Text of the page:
Photonics for a Better World
Karen A. Newman
I like the sound of that. I think it could be a great tag line for the industry: “Photonics, for a Better World.” In reality, “Photonics for a Better World” is the name of a special pavilion at SPIE Optics & Photonics, which was held in August in San Diego. The pavilion, which made its third appearance at the annual event, is the brainchild of Pamela Robertson, SPIE’s industry relations and marketing manager. In a special Light Matters interview from the show floor, Robertson told Photonics Media senior editor Melinda Rose that she created the pavilion based on a question she hears a lot: “What are you doing, and how does it relate to my everyday life?” The pavilion is designed to promote the end products of industry research, and it features organizations using photonics for the betterment of the global community.
One such organization is One Million Lights (onemillionlights.org), whose mission is “to improve the daily lives of children and adults by providing clean and healthy lighting.” It does that by distributing rechargeable solar lights to people and communities around the world. The basic lamp comprises LEDs and an integrated solar panel to deliver eight hours of clean, bright light for such important daily tasks as working, cooking and doing homework. The solar lights replace less safe – and less environmentally friendly – lighting options such as kerosene lamps.
The pavilion also included a nanotech demo area and a special focus on astronomy. The end products of nano research on display included synthetic nanomotors for sensing applications and nanotube-based photomechanical actuators with applications in microscale medical devices that can be decoupled from a circuit. On the astronomy side, the James Webb Space Telescope was represented, as was the Turning Eyes to the Big Sky Project – a science curriculum enrichment outreach project sponsored by SPIE, NASA and Montana State University.
It feels good to know that the results of countless hours of industry effort are being put to good use in the world. Not that it’s a big surprise. But it has particular impact when you see it presented at a show and can talk with those directly involved. You can see Robertson’s complete interview on Light Matters at www.photonics.com/Video.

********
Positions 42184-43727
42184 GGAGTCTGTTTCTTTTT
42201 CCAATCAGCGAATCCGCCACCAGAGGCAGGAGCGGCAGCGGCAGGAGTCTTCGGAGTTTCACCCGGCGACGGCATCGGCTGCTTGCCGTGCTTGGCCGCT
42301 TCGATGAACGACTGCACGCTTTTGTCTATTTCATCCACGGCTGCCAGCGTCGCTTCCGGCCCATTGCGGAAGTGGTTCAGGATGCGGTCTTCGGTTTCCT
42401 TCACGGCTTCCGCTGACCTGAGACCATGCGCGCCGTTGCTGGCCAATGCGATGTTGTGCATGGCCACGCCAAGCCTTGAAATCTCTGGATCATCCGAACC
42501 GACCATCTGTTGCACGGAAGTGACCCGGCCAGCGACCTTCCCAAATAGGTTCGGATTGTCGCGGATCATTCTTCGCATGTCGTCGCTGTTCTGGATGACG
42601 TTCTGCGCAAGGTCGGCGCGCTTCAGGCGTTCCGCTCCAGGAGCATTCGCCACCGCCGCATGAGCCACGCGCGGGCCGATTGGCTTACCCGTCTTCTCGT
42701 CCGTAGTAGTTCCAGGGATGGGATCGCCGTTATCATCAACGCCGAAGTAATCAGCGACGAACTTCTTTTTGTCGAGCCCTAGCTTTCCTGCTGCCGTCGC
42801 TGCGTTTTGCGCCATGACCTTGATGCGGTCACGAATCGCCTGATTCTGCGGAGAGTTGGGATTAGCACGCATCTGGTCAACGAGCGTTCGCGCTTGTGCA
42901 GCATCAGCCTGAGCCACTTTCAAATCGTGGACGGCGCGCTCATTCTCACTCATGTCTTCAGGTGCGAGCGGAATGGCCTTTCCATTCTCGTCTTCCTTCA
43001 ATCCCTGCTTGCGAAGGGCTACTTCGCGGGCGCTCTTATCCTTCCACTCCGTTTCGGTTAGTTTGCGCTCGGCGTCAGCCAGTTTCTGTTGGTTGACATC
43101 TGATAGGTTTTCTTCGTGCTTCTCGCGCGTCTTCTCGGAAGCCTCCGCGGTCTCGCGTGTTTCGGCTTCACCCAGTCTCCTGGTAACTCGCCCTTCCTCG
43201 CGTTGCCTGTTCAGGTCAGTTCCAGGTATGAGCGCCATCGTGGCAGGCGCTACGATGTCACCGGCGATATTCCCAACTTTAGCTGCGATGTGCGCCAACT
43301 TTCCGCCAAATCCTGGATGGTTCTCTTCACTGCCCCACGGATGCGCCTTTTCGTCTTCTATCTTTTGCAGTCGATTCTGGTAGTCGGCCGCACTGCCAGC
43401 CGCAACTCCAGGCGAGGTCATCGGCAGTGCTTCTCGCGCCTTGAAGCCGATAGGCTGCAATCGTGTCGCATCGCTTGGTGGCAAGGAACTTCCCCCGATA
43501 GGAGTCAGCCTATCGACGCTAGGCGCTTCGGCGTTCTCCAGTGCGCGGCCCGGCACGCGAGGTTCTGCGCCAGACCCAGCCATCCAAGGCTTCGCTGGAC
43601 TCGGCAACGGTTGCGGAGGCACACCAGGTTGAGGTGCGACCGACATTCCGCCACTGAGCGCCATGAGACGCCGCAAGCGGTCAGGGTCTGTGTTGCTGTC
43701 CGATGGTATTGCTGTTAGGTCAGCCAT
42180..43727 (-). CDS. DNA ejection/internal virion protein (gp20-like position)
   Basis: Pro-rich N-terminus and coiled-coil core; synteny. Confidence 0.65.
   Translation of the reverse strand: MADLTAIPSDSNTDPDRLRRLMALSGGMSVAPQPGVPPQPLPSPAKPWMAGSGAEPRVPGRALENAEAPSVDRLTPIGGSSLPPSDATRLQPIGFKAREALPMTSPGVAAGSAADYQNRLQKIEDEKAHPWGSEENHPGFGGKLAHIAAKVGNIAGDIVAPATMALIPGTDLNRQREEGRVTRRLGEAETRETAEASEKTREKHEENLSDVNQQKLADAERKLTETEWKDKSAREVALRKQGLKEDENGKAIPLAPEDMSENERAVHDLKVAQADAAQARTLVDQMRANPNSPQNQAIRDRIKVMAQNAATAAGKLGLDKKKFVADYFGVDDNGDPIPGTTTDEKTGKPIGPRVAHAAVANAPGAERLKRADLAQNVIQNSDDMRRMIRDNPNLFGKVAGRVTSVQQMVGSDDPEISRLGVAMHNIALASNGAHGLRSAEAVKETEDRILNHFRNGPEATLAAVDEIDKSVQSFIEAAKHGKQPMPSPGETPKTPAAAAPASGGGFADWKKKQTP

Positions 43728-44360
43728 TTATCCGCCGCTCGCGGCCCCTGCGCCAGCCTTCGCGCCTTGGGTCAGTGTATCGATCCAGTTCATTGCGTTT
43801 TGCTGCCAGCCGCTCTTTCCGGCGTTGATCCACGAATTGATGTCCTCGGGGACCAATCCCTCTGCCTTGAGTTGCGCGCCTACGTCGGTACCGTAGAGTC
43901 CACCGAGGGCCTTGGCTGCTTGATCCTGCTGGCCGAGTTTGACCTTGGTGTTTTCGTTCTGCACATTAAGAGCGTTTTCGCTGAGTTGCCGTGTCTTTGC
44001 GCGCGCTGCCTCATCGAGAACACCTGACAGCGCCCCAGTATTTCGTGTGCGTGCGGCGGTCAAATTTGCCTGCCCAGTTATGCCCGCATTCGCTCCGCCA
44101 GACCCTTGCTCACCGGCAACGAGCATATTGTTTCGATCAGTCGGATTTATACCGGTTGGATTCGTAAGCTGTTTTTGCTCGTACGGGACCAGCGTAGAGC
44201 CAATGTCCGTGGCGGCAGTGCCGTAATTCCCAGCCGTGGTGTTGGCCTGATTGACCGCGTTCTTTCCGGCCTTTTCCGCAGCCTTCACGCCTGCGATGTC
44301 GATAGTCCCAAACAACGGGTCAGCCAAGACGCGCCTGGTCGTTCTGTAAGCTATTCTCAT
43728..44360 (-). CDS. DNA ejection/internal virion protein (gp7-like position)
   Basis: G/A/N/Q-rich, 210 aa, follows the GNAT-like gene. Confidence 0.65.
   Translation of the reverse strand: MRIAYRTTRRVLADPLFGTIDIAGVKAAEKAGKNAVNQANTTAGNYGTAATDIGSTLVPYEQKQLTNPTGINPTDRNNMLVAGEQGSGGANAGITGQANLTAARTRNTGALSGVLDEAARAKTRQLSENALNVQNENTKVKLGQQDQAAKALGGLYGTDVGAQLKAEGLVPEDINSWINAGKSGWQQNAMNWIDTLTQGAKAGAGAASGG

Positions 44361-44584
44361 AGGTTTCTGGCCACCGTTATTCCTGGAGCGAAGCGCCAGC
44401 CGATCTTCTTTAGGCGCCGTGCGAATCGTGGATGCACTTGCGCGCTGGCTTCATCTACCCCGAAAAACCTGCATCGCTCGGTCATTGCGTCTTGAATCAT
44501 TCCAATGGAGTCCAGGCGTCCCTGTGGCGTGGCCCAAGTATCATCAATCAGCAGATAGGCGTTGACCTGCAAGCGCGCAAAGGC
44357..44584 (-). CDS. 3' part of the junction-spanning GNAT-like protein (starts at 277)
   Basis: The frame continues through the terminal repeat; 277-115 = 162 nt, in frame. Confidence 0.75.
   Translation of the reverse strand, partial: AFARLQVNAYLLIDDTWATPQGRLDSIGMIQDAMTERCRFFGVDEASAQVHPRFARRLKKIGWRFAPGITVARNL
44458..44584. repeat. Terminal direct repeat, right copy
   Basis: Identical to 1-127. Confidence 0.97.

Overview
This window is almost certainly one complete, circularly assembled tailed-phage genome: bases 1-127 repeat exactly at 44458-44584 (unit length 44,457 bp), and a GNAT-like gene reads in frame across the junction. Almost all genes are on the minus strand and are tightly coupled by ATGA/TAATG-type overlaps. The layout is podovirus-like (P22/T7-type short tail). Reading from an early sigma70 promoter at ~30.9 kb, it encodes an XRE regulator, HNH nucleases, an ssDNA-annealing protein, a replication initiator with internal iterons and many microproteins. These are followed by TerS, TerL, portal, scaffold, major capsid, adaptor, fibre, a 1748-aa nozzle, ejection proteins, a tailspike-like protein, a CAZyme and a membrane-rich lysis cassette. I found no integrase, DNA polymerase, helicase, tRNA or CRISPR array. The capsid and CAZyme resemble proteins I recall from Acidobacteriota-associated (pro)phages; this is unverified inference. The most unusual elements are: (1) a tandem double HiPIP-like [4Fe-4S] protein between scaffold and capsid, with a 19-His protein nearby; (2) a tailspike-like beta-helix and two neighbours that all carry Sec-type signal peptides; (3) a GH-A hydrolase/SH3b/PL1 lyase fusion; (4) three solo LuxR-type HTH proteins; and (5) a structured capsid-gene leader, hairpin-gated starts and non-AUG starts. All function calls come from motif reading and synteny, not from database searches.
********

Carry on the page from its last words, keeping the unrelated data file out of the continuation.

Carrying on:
As long as we are focused skyward, consider the article in this issue by Alana Achterkirchen of Radicon Imaging titled, “CMOS X-Ray Sensors Enable Gamma-Ray Astronomy.” She suggests that the answers to many long-standing questions in high-energy physics could be found by studying gamma-ray-producing phenomena in the universe and shows how CMOS sensors can help. Read the article beginning on page 56.
When you return to Earth, check out “The Rise of the Service Robot” by contributing editor Marie Freebody. Service robots are just one more way that photonics is helping to create a better world. They are poised to revolutionize medical care, surveillance and the military. Read the story beginning on page 40.
As we prepare for Vision 2011, coming up in November in Stuttgart, Germany, consider that annual sales of professional service robots are about 13,000 to 15,000 units per year, valued at about $3 billion, according to the International Federation of Robotics in Frankfurt, Germany. This excludes the sale of about 1.5 million to 2 million units of personal, domestic service robots, including vacuum cleaners, lawn mowers and toy robots. And photonic technologies will continue to drive and define the robots’ rise and roles.
Enjoy the issue.
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